We know already that we can change state via action so for that we can write pure reducers. Reducers are the pure functions that can take different actions data and also contains previous state data and at last, it will return updated data. Please find the following simple example of a reducer.


In this example, you can see that I have created different action types for the Authentication module.

const auth = (state = initialSettings, action) => {
 switch (action.type) {
 return {
 signin: action.payload
 case AUTH_USER:
 return {
 authenticated: true
 return {
 authenticated: false
 return {
 errorInfo: action.payload
 return {
 accountDetails: action.payload
 return {
 resetSuccess: action.payload
 return state;

export default auth;

You can see into above example that, every time when any action will be triggered, at the same time it returns previous state data along with updated data and will return updated and fresh data related to authentication operations like Auth success, Auth error, Auth user, Unauth use and Account details.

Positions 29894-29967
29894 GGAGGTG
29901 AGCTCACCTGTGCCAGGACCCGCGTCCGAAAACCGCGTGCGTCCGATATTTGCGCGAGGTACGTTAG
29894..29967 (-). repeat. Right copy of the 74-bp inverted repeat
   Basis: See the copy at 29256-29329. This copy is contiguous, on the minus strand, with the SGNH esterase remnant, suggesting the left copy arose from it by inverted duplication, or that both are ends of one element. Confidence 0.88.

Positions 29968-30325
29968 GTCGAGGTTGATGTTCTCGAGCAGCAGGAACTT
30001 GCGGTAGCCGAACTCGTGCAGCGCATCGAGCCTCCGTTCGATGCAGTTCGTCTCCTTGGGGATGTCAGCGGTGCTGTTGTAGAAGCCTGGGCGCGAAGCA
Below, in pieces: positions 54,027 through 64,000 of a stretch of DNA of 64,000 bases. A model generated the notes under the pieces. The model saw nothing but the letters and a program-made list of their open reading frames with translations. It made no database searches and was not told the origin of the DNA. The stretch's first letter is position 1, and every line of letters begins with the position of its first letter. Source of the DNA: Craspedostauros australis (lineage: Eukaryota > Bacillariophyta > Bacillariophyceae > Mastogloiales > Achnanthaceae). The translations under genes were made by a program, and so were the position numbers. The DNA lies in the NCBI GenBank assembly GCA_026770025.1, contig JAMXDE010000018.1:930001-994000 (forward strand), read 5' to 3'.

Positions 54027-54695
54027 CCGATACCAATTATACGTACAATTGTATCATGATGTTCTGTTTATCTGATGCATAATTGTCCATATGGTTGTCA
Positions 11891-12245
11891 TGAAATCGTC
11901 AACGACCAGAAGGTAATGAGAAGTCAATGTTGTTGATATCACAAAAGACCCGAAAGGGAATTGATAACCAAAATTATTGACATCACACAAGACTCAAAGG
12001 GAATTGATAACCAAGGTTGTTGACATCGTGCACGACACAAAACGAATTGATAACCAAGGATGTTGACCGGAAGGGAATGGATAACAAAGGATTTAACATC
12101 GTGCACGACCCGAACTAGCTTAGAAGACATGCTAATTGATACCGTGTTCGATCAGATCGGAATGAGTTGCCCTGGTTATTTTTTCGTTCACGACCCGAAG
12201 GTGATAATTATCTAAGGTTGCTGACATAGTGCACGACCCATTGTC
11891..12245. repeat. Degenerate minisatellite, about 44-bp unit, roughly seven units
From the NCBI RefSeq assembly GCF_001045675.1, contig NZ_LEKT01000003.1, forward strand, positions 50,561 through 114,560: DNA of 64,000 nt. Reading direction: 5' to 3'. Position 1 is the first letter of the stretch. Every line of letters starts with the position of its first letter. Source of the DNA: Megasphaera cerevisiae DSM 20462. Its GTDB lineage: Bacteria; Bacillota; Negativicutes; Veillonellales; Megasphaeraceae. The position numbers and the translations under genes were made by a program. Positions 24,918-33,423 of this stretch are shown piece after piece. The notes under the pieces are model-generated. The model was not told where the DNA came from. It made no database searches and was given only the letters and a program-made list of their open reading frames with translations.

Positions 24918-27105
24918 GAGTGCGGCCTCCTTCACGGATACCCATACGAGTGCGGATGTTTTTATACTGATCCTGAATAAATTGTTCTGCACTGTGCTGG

Reducers always look for the action name and according to the action name, the respective action response can be set to the state values and it might be added, updated, or deleted from the existing set of values, after doing the updates, it can be subscribed by the components across the app.

How Redux Works.

How Redux Works

This is the simple diagram I have created to show the flow that how redux works actually, starting from the action to be a trigger to the end part where the store will have an updated state, and then again this cycle will be followed based on multiple operations. Do not worry about the flow for now because we are going to learn everything in detail late on in this article.

Redux core concepts

In this introductory part of the Redux tutorial, we will go through four different but very essential parts of Redux which are listed below.

  • Reducer

  • Actions